When people think about workplace injuries, they usually think about physical injuries. However, there are times when you may suffer a psychological (or stress) injury resulting from your workplace.
Factors like performance pressure, workplace bullying and harassment, or seeing a workmate get seriously injured or being sexually assaulted by a colleague or supervisor can all play a part.
Let’s explore your rights as a worker in Queensland.
WorkSafeQueensland defines a psychological injury as “a disorder or illness that affects your mood, feelings, thoughts or behaviour that has resulted from your job”.
All employers should provide a healthy work environment to keep employees protected and free from additional stresses. It’s in their best interest to maintain this safe environment because psychological injuries can lower productivity and increase sick days.
Although often presenting as “stress”, psychological injuries may also be shown as:
Psychological injuries and work-related stress can occur for a range of reasons including:
Although psychological workplace injuries can occur anywhere, there are industries where reporting incidents are more common. Those most at risk of experiencing a psychological injury (due to the nature of their work) include:
Research suggests that psychological injuries tend to affect workers who have public-facing jobs. This tends to be because they are forced to deal with challenging situations and the general public as part of their everyday role.
Yes, you can. However, it’s on you as the worker to prove that your psychological injury is the direct result of your workplace – either as an incident that happened to you or a traumatic event you’ve witnessed.
You will also need evidence to prove the cause and effect of your psychological injury is directly affecting your daily life.
With the burden of proof falling to you to prove your psychological injury is linked to your workplace, it’s best to see a medical expert such as a psychologist or psychiatrist.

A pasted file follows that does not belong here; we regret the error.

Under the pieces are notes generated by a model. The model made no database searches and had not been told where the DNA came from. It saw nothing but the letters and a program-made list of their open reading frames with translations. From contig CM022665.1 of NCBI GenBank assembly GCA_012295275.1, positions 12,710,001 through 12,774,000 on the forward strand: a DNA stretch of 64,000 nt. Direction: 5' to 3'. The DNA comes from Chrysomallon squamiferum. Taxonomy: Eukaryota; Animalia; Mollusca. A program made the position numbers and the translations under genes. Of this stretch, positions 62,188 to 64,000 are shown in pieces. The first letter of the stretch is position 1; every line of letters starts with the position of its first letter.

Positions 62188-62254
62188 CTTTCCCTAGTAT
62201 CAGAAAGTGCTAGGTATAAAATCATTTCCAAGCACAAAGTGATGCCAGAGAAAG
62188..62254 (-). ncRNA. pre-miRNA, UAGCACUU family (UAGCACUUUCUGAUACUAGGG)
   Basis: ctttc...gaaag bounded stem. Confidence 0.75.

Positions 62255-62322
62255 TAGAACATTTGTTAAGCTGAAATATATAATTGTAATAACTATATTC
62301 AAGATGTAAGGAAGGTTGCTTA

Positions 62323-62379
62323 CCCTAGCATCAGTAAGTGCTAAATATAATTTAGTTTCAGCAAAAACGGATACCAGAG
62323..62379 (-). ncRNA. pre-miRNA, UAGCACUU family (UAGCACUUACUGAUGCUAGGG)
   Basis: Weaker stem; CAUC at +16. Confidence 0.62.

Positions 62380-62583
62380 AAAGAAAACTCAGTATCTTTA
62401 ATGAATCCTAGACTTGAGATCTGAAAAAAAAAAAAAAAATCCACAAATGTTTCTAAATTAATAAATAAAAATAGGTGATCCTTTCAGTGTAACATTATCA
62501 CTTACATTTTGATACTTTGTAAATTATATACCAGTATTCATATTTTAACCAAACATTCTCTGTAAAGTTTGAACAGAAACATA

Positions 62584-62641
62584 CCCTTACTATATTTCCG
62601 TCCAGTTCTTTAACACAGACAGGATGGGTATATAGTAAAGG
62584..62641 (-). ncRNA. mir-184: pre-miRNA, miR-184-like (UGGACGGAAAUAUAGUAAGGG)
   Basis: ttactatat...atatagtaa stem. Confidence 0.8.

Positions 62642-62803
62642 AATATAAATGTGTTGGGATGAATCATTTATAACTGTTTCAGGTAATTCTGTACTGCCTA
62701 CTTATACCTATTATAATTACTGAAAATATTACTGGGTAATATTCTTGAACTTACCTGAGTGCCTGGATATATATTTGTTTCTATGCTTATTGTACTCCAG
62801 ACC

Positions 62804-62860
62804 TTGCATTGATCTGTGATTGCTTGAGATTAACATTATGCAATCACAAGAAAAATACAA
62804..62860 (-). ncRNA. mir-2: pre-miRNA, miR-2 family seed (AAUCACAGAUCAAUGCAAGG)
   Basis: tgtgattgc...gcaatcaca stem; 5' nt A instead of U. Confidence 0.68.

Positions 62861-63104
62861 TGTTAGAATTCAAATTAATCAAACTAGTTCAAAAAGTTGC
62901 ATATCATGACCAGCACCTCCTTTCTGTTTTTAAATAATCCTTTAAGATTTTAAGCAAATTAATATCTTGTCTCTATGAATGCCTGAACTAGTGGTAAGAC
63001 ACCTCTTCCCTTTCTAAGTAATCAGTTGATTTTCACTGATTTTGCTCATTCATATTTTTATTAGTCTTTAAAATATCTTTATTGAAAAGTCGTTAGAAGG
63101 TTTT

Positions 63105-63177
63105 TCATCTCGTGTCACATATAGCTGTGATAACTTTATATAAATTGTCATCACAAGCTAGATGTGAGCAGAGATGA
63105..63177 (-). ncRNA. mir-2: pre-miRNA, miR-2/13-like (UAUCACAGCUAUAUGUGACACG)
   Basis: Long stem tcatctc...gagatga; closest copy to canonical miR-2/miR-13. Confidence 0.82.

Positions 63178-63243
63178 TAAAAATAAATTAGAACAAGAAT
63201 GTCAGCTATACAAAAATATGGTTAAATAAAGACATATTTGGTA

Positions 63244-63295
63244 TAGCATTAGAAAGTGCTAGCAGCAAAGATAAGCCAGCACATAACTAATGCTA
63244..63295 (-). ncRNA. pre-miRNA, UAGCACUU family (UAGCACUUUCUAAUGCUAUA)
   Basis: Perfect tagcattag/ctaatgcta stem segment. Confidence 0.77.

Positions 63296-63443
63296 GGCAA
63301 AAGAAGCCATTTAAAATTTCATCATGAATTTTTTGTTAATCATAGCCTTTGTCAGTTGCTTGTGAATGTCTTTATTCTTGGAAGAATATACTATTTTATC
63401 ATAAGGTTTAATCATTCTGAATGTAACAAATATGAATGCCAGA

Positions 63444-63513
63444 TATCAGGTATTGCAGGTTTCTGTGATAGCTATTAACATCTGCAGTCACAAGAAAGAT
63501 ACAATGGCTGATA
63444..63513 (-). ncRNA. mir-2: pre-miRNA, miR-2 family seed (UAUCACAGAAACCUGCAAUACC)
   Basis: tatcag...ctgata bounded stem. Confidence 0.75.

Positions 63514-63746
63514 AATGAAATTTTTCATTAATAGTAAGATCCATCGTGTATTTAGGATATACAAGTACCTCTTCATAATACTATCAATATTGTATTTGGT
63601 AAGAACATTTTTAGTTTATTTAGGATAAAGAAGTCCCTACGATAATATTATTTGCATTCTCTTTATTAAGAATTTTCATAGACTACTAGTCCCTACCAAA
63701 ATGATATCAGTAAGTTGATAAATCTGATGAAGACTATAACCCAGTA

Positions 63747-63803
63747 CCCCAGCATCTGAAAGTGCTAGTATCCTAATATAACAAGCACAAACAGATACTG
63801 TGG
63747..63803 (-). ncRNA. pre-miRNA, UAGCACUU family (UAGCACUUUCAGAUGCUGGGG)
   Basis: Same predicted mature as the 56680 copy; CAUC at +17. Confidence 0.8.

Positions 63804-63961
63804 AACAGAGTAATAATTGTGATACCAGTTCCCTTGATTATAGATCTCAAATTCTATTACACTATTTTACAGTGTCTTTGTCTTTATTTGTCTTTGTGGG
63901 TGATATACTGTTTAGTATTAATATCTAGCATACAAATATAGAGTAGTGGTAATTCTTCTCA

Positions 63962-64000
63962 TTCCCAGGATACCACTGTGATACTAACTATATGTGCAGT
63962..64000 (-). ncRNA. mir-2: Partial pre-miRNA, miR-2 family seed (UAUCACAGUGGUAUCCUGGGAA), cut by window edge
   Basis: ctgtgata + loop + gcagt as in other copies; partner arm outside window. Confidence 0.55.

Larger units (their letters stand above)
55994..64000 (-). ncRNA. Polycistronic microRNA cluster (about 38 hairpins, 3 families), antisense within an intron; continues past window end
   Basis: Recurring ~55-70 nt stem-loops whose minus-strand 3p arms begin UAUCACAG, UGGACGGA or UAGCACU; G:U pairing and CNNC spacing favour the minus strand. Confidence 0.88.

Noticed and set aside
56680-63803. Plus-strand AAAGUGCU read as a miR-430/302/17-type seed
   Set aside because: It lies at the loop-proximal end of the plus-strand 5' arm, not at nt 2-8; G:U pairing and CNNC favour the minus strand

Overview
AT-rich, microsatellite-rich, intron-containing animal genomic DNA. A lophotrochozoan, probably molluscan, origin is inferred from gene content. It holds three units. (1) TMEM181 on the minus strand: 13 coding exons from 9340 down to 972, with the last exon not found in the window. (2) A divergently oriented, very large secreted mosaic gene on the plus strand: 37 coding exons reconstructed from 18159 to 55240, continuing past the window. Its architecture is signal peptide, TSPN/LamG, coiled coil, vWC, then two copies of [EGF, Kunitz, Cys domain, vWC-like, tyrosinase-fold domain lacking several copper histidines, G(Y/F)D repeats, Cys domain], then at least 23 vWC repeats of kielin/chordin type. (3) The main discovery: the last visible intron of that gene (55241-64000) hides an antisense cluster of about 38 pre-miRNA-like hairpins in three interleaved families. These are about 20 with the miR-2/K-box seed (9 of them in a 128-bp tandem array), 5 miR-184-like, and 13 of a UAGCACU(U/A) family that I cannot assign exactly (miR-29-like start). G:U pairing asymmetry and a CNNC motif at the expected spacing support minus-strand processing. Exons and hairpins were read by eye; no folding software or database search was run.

It’s highly recommended that you keep a record to show how you feel and how the injury affects all aspects of your life – including the social, emotional, and physical impacts. Having an early and contemporaneous record of these impacts on your life is likely to assist your claim.
To strengthen your compensation claim, you can:
· Document the duration of your injury (particularly for PTSD, which can remain for long periods)
· Note related conditions such as tension headaches or stress ulcers
· Provide medical certificates or reports to support your claim
The most recent report from WorkSafe Queensland reveals that from over 73,600 decisions on claims for the year, 5.9 per cent of them were for psychological claims (up 0.8 per cent from the year prior).
There were 3,741 decisions made on psychological and psychiatric injuries with:
· 45.6% being admitted
· 54.4% being rejected
· 21 day average turnaround time for accepted claim decisions
· 41 day average turnaround time for rejected claim decisions
They note that the rejection rate is high due to workers claiming compensation for psychological injuries that have arisen due to “reasonable management action”.
According to WorkSafe Queensland, for your psychological injury to be eligible for compensation, “your employment needs to be a significant contributing factor”.
For example, if your employer has acted negligently and consequently you develop a psychological injury, you may be eligible for compensation.
However, there are times when your employer may make decisions about your employment such as a transfer, demote or discipline you, or the worst-case scenario, retrench you.
If these actions have been the cause of your psychological injury, you may not be eligible for compensation as they are deemed “reasonable management action” by your employer.
From 20 May 2021, the legislation changed for all first responders and eligible employees diagnosed with PTSD. First responders often face traumatic events – it’s the nature of their industry. And PTSD is often a common side effect of this line of work.
This new ruling allows first responders and eligible employees struggling with PTSD to have quicker access to support and compensation.
Unless their employer can prove otherwise, all PTSD claims from these workers will be deemed to be caused by their work.
Disclaimer: This information is designed for general information in relation to Queensland compensation law. It does not constitute legal advice. We strongly recommend you seek legal advice in regards to your specific situation.
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